North Wales NHS: Green light for baby care proposals

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Media captionThe board has proposed that very sick babies should receive care at a hospital on the Wirral

Controversial plans to move specialist intensive care for babies in north Wales to England look set to go ahead.

The green light comes after the patients watchdog for north Wales decided not to refer the proposal to the Welsh government.

But there are concerns about other aspects of a shake-up proposed by Betsi Cadwaladr Health Board.

The board's proposal for very sick babies to receive care at a hospital on the Wirral has been heavily criticised.

It would mean high level intensive care, which is currently provided at Wrexham Maelor and Glan Clwyd Hospital in Bodelwyddan, would go to Arrowe Park Hospital on the Wirral.

Betsi Cadwaladr Community Health Council (CHC) has given its support to the plan.

The CHC has also decided not to refer the board's other proposals to close several community hospitals, minor injury units and X-ray departments.


The proposal for neonatal care has provoked widespread opposition from campaigners who claim sick babies will be put at greater risk.

It has been criticised by the Royal College of Midwives, the Royal College of Nurses and the British Medical Association and local politicians.

Health managers say the move will provide better care for the small number of babies - around 36 a year - who require specialist care because the current provision in north Wales does not meet UK-wide standards.

The health board also argues it is not possible to sustain the most intensive level three care for babies in north Wales because of a shortage of specialist doctors.

Local CHCs are the only bodies with the legal right to refer proposed NHS changes to Health Minister Lesley Griffiths.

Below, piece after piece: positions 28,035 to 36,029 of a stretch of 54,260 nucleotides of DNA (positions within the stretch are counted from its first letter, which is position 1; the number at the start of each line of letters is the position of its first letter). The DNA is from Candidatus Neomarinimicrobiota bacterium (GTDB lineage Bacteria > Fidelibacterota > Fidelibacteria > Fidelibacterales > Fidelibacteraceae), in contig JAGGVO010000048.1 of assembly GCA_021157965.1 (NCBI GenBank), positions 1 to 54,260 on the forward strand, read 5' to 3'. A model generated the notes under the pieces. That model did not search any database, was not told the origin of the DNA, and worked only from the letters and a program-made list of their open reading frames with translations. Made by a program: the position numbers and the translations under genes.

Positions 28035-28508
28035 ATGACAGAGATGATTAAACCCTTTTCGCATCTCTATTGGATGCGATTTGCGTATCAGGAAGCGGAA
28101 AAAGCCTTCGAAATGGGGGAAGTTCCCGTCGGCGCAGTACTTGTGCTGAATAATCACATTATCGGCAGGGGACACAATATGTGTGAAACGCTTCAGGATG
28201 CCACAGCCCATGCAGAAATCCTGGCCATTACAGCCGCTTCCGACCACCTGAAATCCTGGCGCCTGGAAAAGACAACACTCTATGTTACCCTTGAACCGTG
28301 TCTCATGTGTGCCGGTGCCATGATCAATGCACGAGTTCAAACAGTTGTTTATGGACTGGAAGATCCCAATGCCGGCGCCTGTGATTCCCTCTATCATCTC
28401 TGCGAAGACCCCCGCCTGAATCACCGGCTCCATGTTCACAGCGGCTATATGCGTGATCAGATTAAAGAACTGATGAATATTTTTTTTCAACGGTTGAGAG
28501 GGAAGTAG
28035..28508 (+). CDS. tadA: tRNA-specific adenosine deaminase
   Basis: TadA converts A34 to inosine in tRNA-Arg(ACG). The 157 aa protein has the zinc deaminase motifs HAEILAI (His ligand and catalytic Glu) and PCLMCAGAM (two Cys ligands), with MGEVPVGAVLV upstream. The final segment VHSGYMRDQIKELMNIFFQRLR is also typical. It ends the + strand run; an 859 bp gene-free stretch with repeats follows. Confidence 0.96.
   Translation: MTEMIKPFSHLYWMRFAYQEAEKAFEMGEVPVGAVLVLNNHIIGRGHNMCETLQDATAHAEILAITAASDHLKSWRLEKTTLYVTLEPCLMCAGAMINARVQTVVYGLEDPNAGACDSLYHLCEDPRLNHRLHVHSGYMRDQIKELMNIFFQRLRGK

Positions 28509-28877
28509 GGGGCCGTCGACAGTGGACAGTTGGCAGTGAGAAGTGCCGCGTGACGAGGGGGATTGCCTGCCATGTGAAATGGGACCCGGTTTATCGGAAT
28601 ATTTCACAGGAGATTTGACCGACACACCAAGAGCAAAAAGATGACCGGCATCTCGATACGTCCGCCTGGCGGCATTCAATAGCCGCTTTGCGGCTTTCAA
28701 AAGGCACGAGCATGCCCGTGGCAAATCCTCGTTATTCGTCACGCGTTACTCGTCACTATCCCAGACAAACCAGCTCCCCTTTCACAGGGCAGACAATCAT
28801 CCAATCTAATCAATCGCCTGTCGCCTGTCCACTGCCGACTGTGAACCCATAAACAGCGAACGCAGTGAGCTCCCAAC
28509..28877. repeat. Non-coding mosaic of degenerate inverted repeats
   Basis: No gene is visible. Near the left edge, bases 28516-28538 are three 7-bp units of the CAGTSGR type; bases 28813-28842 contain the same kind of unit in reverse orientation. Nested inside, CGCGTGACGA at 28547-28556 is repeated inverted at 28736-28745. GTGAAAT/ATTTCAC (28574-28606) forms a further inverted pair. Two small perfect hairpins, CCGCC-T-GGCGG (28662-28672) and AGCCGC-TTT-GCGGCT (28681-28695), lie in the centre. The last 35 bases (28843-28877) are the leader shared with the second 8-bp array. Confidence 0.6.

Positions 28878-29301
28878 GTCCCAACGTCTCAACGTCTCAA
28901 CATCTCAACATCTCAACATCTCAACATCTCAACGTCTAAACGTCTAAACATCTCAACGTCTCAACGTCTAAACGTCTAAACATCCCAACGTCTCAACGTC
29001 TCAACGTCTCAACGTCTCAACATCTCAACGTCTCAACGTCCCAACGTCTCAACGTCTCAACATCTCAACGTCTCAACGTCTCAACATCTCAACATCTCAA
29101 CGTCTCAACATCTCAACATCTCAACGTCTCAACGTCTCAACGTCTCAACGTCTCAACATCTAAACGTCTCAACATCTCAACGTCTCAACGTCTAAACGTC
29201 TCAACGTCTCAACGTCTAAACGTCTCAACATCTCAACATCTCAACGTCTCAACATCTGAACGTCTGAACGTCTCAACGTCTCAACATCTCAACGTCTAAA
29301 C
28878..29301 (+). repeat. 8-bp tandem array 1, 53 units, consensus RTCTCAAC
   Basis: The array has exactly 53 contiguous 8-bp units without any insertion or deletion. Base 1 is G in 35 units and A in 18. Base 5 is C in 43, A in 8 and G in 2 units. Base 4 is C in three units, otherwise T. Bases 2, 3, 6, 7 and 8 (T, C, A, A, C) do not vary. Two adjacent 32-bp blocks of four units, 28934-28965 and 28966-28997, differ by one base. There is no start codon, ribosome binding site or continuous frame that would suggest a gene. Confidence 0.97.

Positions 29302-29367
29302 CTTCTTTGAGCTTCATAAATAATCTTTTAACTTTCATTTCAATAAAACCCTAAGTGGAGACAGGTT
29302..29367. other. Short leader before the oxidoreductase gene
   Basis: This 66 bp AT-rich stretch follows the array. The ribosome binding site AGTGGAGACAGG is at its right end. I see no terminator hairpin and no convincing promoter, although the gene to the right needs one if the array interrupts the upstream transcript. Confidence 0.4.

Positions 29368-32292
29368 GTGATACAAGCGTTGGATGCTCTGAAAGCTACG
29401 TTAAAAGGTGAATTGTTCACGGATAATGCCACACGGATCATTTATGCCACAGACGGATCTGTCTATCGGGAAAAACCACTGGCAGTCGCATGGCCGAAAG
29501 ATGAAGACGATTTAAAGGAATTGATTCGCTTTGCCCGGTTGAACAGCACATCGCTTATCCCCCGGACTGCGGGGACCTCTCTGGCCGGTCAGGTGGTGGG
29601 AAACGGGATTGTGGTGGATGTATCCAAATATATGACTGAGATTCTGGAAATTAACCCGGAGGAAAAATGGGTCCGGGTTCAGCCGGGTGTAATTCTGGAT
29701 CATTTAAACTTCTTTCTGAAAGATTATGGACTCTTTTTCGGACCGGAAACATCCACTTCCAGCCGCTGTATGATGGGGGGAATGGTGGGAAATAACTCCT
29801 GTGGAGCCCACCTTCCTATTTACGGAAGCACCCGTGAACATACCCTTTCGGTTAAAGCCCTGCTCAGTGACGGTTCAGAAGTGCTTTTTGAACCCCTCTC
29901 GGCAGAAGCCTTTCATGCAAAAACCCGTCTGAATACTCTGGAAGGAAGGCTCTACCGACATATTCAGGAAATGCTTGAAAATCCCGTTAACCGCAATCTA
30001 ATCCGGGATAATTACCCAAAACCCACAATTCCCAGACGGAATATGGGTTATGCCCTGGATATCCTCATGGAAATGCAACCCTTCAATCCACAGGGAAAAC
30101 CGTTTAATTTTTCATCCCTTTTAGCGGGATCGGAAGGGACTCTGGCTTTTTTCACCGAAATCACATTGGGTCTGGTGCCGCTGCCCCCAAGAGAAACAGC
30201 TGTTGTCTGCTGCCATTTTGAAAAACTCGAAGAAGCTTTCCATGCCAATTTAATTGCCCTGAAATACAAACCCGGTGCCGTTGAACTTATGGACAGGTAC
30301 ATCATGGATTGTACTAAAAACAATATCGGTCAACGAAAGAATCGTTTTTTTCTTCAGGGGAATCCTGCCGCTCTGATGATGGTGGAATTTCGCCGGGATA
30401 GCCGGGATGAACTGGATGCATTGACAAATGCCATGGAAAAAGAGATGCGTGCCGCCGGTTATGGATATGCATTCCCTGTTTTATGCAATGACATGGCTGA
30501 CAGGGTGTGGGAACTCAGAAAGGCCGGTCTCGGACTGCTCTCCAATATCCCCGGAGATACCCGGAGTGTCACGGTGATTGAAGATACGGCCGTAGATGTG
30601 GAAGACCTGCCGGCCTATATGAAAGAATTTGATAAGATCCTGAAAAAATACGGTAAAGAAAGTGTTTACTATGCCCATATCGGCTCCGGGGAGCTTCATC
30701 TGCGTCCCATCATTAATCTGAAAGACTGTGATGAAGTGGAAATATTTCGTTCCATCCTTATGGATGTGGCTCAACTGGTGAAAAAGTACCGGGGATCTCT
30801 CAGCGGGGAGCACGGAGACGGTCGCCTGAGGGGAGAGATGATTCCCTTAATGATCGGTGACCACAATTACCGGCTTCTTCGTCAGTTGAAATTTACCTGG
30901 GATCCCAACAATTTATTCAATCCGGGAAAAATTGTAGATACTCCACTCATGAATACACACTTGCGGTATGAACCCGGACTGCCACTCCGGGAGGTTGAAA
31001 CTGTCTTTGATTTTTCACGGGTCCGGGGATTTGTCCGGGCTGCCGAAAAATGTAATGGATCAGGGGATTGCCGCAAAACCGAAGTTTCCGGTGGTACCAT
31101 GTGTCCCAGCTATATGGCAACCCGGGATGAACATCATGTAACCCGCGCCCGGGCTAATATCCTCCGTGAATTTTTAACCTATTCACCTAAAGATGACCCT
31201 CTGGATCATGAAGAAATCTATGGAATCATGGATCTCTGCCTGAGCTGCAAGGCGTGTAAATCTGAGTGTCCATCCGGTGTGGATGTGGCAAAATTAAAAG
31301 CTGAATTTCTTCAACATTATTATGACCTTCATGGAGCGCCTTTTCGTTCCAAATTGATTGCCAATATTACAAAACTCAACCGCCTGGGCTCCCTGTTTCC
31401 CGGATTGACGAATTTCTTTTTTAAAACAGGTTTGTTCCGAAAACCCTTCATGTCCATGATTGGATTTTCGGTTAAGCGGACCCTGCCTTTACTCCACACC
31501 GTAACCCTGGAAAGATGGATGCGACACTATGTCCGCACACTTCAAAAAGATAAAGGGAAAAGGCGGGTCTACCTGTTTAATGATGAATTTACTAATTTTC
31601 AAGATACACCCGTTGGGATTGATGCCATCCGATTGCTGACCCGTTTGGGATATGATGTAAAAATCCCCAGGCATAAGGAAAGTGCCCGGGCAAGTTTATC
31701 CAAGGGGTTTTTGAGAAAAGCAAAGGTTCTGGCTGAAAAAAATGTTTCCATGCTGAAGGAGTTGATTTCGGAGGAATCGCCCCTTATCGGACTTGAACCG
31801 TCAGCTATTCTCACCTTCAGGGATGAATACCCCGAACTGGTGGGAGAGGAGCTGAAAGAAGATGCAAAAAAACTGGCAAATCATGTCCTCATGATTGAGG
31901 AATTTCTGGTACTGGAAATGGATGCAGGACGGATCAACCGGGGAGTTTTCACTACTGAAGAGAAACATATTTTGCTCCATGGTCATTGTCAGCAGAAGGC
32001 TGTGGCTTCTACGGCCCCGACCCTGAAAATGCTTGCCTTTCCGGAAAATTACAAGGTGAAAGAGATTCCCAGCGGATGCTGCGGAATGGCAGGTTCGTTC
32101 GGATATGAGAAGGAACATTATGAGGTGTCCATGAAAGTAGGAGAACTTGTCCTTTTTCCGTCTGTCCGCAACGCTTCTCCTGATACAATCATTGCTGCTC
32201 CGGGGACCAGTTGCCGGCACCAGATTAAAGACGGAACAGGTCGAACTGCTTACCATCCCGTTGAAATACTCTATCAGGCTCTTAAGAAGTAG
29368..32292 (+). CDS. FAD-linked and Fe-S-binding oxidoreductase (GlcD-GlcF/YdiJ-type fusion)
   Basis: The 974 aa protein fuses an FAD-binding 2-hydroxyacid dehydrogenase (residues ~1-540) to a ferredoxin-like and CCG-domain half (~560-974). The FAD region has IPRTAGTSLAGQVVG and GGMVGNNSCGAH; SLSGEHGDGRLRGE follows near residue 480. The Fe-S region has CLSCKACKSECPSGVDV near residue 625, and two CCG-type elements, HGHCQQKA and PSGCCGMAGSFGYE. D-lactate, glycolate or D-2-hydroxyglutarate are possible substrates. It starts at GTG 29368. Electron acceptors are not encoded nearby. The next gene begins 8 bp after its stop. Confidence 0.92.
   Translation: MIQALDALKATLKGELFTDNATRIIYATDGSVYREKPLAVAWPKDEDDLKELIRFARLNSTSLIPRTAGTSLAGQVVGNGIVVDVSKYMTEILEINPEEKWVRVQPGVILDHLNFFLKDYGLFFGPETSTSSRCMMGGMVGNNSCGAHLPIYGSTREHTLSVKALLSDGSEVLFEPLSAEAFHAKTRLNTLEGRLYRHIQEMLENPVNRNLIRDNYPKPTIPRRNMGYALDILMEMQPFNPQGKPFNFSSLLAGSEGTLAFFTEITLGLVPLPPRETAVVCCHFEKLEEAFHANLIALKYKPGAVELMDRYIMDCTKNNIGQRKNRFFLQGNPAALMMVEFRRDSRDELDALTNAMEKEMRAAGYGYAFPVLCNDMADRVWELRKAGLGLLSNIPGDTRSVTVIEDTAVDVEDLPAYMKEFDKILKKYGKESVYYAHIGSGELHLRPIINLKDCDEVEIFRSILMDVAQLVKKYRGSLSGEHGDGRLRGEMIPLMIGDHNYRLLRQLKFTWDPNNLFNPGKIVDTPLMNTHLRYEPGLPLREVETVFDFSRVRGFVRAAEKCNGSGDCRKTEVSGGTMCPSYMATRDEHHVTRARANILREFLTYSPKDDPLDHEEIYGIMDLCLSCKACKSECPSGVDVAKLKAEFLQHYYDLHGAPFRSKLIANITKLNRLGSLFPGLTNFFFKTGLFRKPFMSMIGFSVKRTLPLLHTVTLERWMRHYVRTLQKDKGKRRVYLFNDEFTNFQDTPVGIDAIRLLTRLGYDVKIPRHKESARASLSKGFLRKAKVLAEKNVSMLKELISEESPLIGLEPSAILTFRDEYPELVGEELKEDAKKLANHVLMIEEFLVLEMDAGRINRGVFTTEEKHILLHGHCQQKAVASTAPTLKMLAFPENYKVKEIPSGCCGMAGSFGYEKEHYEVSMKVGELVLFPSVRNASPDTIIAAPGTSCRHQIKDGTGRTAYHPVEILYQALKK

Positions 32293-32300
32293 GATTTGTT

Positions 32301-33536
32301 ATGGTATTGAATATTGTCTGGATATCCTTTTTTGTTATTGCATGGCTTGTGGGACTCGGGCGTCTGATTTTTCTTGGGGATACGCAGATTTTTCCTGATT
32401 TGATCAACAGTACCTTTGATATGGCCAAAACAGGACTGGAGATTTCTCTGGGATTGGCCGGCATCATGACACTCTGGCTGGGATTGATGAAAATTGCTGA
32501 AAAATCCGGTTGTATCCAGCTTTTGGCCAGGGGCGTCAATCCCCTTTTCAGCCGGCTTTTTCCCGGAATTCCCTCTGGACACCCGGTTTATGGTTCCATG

They can take the step if they are not satisfied the changes are in the interests of the health service.

Betsi Cadwaladr Health Board met on 18 January to make final decisions on far reaching plans to changes in north Wales.

Along with the decision to move neonatal specialist intensive care it decided that four community hospitals should close at Blaenau Ffestiniog, Flint, Llangollen and Prestatyn. Services would be centralised at 10 other sites.

Minor injuries units at Chirk, Colwyn Bay and Ruthin will close.

The board has insisted it had to overhaul services to meet the challenges of an aging population, retaining and recruiting medical expertise, and to meet financial pressures on the NHS.

The CHC says it had decided not to refer these changes to the health minister either, but it "has reservations in relation to the availability of capital investment for the proposed new primary care developments in line with the timescales and the implementation plans of the health board".

It is continuing to talk to the health board "to seek clarification and assurance on these outstanding issues".

North Wales AMs from the four main political parties issued a joint statement to criticise the CHC's "utterly bewildering" decision.

Darren Millar (Conservative), Ann Jones (Labour), Llyr Huws Gruffydd (Plaid Cymru) and Aled Roberts (Liberal Democrat) said: "Community health councils are supposed to be a voice for patients in the NHS, but we see little evidence that that is the case from today's statement."

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